Silence = Death: Growing up LGBT in the shadow of AIDS hysteria

Travis Hunter
4 min readApr 1, 2023
Keith Haring (1989) Ignorance = Fear / Silence = Death

I was born in the year 1984, a year that George Orwell had already marked as dystopian in our collective consciousness. It was the height of the AIDS epidemic, the invisible blood borne death sentence which brought the sexual revolution crashing to an end. That same year, Nena’s synth-pop anthem 99 Luftballons, about some stray children’s balloons which accidentally trigger a global nuclear holocaust, spent 5 weeks at #1 in the ARIA charts. This was the era of New Wave, big hair, and existential dread.

It was not, per se, an excellent time to be born queer, let alone a transgender person. Until 1990, homosexuality was still illegal in my home state of Queensland. That same year I turned 6 years old. I had already realised two things — one, my discomfort with identifying as ‘female’, and two, my attraction to other girls. I first encountered the word, lesbian, being used in the school ground as a weapon against unpopular or gender non-conforming girls. I was 12 when I realised that that term referred to people like me.

By the late 1990s, my high school years, ‘coming out’ was officially a thing. But the idea that HIV/AIDS was God’s punishment for the sin of sexual deviance retained its grip on the culture. Safer sex education, where it was provided, only addressed heterosexual sex. Homosexuality remained unsayable. If any of my teachers was queer, they certainly didn’t speak of it. This was the era long before ‘Safe Schools’, and anti-discrimination legislation. I understood that it was not safe for me to ‘come out’. A chronically honest person, my truth lived so close to the surface it was always on the verge of exploding out of me. I desperately desired to live in the open, but I feared the repercussions that I knew would follow.

My parents were the people whose reactions I feared the most. Lots of people got kicked out of home for coming out. I worried that if I told them I would be homeless and unable to survive, let alone finish school so I could get the heck out of Far North Queensland. It was a situation I wouldn’t wish on any child.

The awkward decade-ish between decriminalisation and anti-discrimination protections produced a generation of LGBTQ Queenslanders just like me. We were spared court and prison but grew up in silence, deeply uncomfortable in our identities, with few adult role models and no safe spaces. Many of us grew up with few close friends, scared of our parents, with little hope for a future where we might be safe and belong. Like so many queer young people who grew up in this era, I wasn’t allowed to discover who I was — to make awkward, fumbling romantic and fashion choices and mistakes at an age when it was appropriate to do so. The effort it took to maintain this false facade robbed me of the opportunity to simply ‘be’. Those lost years would never be regained. All of that desire was locked up inside of me, pressurised until it became twisted and misshapen, the sharp edges of unmet need turned inwards against myself.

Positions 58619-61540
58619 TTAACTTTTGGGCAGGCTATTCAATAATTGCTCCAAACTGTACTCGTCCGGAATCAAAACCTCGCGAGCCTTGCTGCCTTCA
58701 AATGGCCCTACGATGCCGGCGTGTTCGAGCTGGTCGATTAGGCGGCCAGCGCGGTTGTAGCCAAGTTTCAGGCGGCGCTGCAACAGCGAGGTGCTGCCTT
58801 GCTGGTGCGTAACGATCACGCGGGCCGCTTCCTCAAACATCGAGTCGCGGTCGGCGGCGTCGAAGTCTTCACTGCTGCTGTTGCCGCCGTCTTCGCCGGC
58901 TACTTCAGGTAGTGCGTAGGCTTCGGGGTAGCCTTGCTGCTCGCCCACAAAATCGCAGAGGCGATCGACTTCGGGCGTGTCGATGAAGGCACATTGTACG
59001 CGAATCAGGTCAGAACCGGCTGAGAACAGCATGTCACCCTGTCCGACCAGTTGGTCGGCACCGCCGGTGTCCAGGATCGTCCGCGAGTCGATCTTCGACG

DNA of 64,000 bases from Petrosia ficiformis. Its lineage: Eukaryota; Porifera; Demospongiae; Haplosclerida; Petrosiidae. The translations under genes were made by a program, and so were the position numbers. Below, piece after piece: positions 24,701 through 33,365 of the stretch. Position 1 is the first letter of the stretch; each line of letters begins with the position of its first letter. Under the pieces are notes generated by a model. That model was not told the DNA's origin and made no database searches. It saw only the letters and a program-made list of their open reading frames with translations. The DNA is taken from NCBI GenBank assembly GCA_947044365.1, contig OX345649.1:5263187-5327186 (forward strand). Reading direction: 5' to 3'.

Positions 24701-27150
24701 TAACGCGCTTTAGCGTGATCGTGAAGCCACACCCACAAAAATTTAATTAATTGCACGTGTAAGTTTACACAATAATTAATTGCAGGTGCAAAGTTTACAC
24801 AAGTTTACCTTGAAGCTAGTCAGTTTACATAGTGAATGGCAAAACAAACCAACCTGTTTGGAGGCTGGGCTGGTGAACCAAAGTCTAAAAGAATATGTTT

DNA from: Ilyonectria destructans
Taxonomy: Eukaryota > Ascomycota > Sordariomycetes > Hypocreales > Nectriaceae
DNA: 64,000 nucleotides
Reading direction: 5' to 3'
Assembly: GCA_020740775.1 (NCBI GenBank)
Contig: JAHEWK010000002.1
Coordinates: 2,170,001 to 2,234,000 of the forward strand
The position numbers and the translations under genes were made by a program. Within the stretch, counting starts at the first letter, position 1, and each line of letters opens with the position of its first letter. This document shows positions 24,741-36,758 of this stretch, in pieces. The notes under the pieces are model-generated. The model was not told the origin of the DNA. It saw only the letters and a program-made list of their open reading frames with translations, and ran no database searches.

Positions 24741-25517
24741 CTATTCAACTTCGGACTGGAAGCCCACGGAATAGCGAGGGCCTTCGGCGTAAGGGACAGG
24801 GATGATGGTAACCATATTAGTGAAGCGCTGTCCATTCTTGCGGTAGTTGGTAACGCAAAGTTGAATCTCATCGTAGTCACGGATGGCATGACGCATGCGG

Despite my fears, at the age of 16 I became the first kid at my high school to ‘come out’, something I am still proud of my idealistic younger self for doing. It would be about another 10 years until I finally accepted that I was also transgender. Coming out was an act of desperation, borne of fear that I would never live unless I did so. I never thought I would live long enough to grow old, so I never made any long-term plans. In the long-term the wounds manifested in decreased health and wellbeing, increased chronic illness, financial problems, problems with education, long-term mental illness, drug and alcohol problems… the list really does go on (and on).

It took me many years to understand that despite the fact that I was never gay bashed, imprisoned, or correctively raped, what I carried around inside of me was trauma. I often think about what my life might have been like if I was born in the present day. If I’d had access to a safe and supportive environment while growing up, been able to explore my gender identity, had access to gender affirmation at puberty, and met adults who themselves were able to be ‘out’ and open about their own sexual orientation or gender identity. This is the alienated grief that many LGBTQ+ people who are late bloomers like me feel at the realisation that our potential as human beings was unfairly denied by the cruel and arbitrary queerphobia of our society.

These are simply the same things that cisgender and straight young people have access to by default. That is the world that LGBTQ+ have been fighting for for the past decades and it’s the world that religious zealots fought — are still fighitng — desperately to stop. It is this brave and tender new world that we adults — queer and straight — are now responsible for protecting. LGBTQ young people — kids like I was — deserve to grow up knowing who they are, feeling connected to their community, and knowing above all that they are worthy and valid.

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Travis Hunter

Personal essays and writing by a transgender, neuro-diverse author on Wurundjeri land.